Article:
You've got to hand it to Craig Monteilh. His story keeps changing, but it keeps getting more sexy every time.
First, he cons the FBI into paying him thousands of dollars a week to spy on Orange County's Islamic community, despite a criminal record as a con artist. Then, pretending to be a Muslim interested in jihad, he so rattles fellow worshippers that they alert the police to his radical rhetoric, and even go so far as to file a restraining order against him. His cover blown, Monteilh then takes credit for the arrest of an Afghan immigrant who he caught on tape praising bin Laden. (When the FBI couldn't turn that person into an informant, they charged him with passport fraud, but later dropped the charges.)
Since that didn't seem sufficiently heroic, though, Monteilh went public with his story, claiming he'd uncovered a major terrorist conspiracy among local Muslims. Now, Monteilh wants the world to know that he's sorry for the spying--and, that's right, ladies--for all that sexy time in the name of counter-terrorism, too.
To wit, in an interview with the British
newspaper published March 20 that ran under the provocative headline "
," Monteilh claimed that "he did not balk when his FBI handlers gave him the okay to have sex with the Muslim women his undercover operation was targeting . . . [n]or, at the time, did he shy away from recording their pillow talk."
"They said if it would enhance the intelligence, go ahead and have sex," Monteilh stated. "So I did."
The Guardian referred to Monteilh's statement as a "astonishing admission that goes to the heart of the intelligence surveillance of Muslim communities in America in the years after 9/11." That's assuming the claim is true, of course. And what the Guardian failed to tell its readers is that for Monteilh, the truth is a substance as rare and potentially lethal as kryptonite.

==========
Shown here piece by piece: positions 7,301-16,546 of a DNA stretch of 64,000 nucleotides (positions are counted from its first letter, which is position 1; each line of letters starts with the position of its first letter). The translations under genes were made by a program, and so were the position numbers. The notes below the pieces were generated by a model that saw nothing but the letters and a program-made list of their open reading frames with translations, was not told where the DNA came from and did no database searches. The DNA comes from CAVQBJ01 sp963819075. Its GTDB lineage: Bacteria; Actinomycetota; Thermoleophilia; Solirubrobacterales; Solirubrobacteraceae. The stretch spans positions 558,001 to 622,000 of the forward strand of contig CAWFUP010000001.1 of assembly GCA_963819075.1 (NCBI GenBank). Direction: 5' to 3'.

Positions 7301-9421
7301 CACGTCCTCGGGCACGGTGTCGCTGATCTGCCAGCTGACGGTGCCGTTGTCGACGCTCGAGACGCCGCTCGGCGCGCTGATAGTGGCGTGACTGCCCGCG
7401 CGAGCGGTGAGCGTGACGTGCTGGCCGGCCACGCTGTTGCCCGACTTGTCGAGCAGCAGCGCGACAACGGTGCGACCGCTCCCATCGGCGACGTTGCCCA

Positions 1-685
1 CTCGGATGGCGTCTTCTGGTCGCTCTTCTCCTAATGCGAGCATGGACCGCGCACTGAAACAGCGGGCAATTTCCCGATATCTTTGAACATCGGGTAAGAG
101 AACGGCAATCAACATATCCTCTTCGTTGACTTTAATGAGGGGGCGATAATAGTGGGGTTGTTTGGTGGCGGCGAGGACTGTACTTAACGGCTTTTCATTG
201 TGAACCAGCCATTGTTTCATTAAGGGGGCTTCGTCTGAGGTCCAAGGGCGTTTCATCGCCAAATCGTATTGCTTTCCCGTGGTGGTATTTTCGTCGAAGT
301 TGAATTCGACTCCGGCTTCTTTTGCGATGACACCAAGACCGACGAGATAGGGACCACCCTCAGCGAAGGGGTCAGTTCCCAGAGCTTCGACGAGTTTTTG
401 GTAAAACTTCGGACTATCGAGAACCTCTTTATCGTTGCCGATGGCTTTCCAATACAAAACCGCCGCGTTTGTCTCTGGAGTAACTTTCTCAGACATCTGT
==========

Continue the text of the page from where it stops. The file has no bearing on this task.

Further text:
Nowhere in the story did the Guardian mention that right in the middle of his supposed infiltration of a (non-existent, as even Monteilh himself now admits) terrorist cell, the FBI failed to lift a finger when Irvine police busted him for defrauding two women of hundreds of thousands of dollars, thus sending him back to prison for several months.
Amazingly, the Guardian failed to see through Monteilh. But in the newspaper's defense, it's worth noting that despite his repeated reversals (not to mention his rather prurient claims about female worshippers), he's now allied with Orange County Muslim leaders and the ACLU in a lawsuit against the FBI which accuses the agency of entrapment. Strange bedfellows indeed.
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You can read more about Monteilh and his long, laughable (unless he still owes you money) history of lies and deceit, in my cover story about him, ('Who Was That Mosqued Man?').
Award-winning investigative journalist Nick Schou is managing editor of OC Weekly. He is the author of Kill the Messenger: How the CIA’s Crack Cocaine Controversy Destroyed Journalist Gary Webb (Nation Books 2006), which provided the basis for the 2014 Focus Features release starring Jeremy Renner and the L.A. Times-bestseller Orange Sunshine: The Brotherhood of Eternal Love’s Quest to bring Peace, Love and Acid to the World, (Thomas Dunne 2009). He is also the author of The Weed Runners (2013) and Spooked: How the CIA Manipulates the Media and Hoodwinks Hollywood (2016).